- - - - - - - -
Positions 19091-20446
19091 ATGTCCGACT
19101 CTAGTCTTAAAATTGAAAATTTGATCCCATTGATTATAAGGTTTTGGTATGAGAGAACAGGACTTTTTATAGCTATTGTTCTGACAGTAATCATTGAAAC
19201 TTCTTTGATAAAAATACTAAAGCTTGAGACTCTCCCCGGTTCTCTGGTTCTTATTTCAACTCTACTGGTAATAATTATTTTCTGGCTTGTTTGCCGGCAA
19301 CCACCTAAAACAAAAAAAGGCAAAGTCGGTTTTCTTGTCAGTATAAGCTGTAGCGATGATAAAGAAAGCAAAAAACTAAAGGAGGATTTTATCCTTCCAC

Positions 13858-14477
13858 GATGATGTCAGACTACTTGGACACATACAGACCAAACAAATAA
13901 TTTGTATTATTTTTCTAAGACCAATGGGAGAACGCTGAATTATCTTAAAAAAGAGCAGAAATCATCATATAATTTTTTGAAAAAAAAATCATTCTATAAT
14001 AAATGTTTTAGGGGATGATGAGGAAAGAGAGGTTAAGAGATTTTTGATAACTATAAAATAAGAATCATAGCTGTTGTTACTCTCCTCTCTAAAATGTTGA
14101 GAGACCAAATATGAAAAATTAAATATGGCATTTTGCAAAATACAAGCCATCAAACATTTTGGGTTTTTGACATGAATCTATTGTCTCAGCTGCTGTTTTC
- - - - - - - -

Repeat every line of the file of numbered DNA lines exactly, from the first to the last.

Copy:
Positions 19091-20446
19091 ATGTCCGACT
19101 CTAGTCTTAAAATTGAAAATTTGATCCCATTGATTATAAGGTTTTGGTATGAGAGAACAGGACTTTTTATAGCTATTGTTCTGACAGTAATCATTGAAAC
19201 TTCTTTGATAAAAATACTAAAGCTTGAGACTCTCCCCGGTTCTCTGGTTCTTATTTCAACTCTACTGGTAATAATTATTTTCTGGCTTGTTTGCCGGCAA
19301 CCACCTAAAACAAAAAAAGGCAAAGTCGGTTTTCTTGTCAGTATAAGCTGTAGCGATGATAAAGAAAGCAAAAAACTAAAGGAGGATTTTATCCTTCCAC

Positions 13858-14477
13858 GATGATGTCAGACTACTTGGACACATACAGACCAAACAAATAA
13901 TTTGTATTATTTTTCTAAGACCAATGGGAGAACGCTGAATTATCTTAAAAAAGAGCAGAAATCATCATATAATTTTTTGAAAAAAAAATCATTCTATAAT
14001 AAATGTTTTAGGGGATGATGAGGAAAGAGAGGTTAAGAGATTTTTGATAACTATAAAATAAGAATCATAGCTGTTGTTACTCTCCTCTCTAAAATGTTGA
14101 GAGACCAAATATGAAAAATTAAATATGGCATTTTGCAAAATACAAGCCATCAAACATTTTGGGTTTTTGACATGAATCTATTGTCTCAGCTGCTGTTTTC